The Culture of War: A Must-Read Journal
Consequence is a literary journal which claims to be devoted to focusing on the culture of war. I approached this theme with some unease. A literary journal? Devoted to the culture of…war? Wouldn’t a strong journalistic piece be a better medium? I was happily mistaken.
Perhaps what will strike readers the most about Consequenceis the many pieces in translation it contains. As a writer, I can attest, it is hard enough composing a poem, thinking about the style and conveyance of things. As a reader, I can complain, it is hard enough reading a poem, interpreting and understanding meaning. But a translator is simultaneously faced with both these tasks: reading and then re-writing in a completely different language. A good translator must not only retain the essence of a work, but also the natural rhythms and ebbs.
While I cannot offer any analysis on the contemporary poetry written in Vietnamese, the translations offered in Consequence were unlike and more beautiful than anything I have read in a long time. For instance, in “Evening,” which was translated by Martha Collins and Ngo Tu Lap, the speaker proclaims:
I cursed you this morning, Hanoi
Your scars: human faces
Your fragments of glass: hostile eyes
By reflecting on the capital of Vietnam, Hanoi, Collins and Lap create almost Poundian verse. This reminds me of “an apparition of faces in the crowd: petals on a wet black bough.” The anthropomorphic quality the images posses enliven them, but also enliven the speaker’s sense of Vietnam. The city becomes a living, breathing being, with a face and eyes.
In Seashore*Seawind*Ship, translators Stephen Haven and Wang Shouyi write:
I tend to grind myself into pieces
Scatter them along the beach
I tend to feed the hungry sea
My own blood, my own flesh
Besides for the sadomasochistic quality the speaker evokes, there is also a sense of return to a simpler essence. Man which rises from earth returns to the earth and sea. Intriguingly, the sea is “hungry” for this return.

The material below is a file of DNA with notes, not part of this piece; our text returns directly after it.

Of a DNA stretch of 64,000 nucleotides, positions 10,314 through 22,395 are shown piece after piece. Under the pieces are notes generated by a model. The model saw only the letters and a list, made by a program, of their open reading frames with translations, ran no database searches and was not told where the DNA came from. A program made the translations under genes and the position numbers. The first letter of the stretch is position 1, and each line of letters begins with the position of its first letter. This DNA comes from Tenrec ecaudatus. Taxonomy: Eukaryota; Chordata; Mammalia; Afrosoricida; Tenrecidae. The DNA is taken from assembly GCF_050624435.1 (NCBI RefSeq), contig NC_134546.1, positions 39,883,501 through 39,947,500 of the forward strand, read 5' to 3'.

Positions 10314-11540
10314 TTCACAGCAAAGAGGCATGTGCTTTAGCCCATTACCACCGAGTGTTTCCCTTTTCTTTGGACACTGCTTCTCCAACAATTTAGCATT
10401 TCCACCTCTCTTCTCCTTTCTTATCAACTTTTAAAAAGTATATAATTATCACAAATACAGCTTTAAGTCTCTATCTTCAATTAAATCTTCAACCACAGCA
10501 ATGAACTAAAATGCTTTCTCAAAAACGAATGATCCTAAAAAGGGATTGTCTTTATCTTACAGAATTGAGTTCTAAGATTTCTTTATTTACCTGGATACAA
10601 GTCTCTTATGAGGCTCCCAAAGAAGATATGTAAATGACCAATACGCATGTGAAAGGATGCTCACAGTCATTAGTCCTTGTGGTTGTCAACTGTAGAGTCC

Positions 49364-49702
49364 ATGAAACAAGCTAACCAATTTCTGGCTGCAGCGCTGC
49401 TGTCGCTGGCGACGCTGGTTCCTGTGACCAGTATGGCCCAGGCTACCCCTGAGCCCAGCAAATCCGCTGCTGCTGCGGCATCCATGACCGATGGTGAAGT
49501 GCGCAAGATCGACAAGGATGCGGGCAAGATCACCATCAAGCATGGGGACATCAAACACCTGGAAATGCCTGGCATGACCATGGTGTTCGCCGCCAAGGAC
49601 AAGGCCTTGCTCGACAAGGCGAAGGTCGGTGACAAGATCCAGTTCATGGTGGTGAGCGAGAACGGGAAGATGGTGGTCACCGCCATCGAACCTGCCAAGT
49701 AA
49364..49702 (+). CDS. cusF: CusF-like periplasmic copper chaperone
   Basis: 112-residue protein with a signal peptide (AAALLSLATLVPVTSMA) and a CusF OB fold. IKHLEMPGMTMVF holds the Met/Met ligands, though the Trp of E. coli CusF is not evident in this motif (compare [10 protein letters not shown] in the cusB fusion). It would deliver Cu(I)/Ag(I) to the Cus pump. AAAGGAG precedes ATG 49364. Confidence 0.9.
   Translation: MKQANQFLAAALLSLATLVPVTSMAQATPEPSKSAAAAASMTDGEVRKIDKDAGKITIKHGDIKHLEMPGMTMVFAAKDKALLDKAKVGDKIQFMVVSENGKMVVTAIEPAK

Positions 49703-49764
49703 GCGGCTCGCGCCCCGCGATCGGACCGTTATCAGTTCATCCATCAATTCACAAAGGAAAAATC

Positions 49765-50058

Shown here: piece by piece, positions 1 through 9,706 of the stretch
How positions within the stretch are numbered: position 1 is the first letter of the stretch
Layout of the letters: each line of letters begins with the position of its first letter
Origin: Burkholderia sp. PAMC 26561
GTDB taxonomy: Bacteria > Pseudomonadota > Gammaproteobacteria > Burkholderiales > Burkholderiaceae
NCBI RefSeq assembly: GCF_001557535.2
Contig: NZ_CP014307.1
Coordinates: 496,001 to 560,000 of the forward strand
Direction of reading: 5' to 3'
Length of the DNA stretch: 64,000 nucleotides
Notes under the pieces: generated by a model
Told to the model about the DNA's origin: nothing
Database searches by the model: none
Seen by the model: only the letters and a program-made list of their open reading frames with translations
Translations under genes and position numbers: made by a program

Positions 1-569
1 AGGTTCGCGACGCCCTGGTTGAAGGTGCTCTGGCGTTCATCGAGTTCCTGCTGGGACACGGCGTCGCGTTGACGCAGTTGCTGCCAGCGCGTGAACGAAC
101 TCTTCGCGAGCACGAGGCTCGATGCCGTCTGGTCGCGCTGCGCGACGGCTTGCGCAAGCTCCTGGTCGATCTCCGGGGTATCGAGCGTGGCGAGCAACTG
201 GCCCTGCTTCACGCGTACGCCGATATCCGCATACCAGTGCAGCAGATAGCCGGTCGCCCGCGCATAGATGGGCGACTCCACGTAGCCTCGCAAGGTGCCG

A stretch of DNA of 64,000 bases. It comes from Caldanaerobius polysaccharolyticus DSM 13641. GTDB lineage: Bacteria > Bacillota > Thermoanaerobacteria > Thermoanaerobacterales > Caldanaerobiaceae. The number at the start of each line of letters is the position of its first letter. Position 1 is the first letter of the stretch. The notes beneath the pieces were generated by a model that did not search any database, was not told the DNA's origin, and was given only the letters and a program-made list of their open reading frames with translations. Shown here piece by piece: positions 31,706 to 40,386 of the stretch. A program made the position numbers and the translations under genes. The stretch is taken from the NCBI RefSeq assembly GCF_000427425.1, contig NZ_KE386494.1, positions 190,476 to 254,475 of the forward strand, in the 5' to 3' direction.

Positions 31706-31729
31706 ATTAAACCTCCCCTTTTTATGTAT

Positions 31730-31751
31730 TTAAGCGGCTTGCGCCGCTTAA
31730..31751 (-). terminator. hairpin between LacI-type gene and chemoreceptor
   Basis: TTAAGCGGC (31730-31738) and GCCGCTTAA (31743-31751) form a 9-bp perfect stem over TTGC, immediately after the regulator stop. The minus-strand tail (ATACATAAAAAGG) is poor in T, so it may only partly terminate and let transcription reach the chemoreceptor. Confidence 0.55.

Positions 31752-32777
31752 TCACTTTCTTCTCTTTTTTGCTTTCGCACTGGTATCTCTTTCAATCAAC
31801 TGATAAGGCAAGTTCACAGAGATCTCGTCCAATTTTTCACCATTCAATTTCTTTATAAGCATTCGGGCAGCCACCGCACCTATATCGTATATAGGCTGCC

While the poetry was my favorite part of this literary journal, the fiction is also fabulous. It is evident that these this theme is a current and relevant one, which allows writers to paint potent and provoking portraits.
In particular, one story which stood out to me was Amy Tudor’s “Elegy with Wings Rising Inside It.” (Yes, the haunting and beautiful title only reveals a fraction of the story’s poetic quality.) The narrative language in this piece and the evocative discovery characterize this piece. The story, of course, its plot, is about September 11, 2011. Tudor achingly creates an image of a man fleeing from the building:
Daniel walked through the city, unseen. People stood shading their eyes, cordoned off from subways and the Empire State. He looked up to the golden tower of it, the building as alone as he was with the people on the street, gold against the blue and white, black smoke rising behind him.
Though Tudor rarely tumbles into long and heady prose about “feelings,” in this brief passage, the reader can undoubtedly sense Daniel’s feelings. By invoking the use of color, Tudor has not only portrayed an outer world, but also a vivid inner one.
The essays in this journal are also great. Sven Birkerts’s “How to Write a Sentence” stood out to me. In this almost satirical piece, Birkerts explicates the mechanics of writing a sentence with humor and creativity, “a million monkeys typing on a million computers for a million years might in that time […] produce the following sentence but never with dynamic intent.” He goes on to quote Fitzgerald. For Birkerts, intent underlies the core of writing.
This intent, this soul-searching quality sears the pages of Consequence. A must read, not only for those who desire to study the culture of war, but for those who desire to study culture.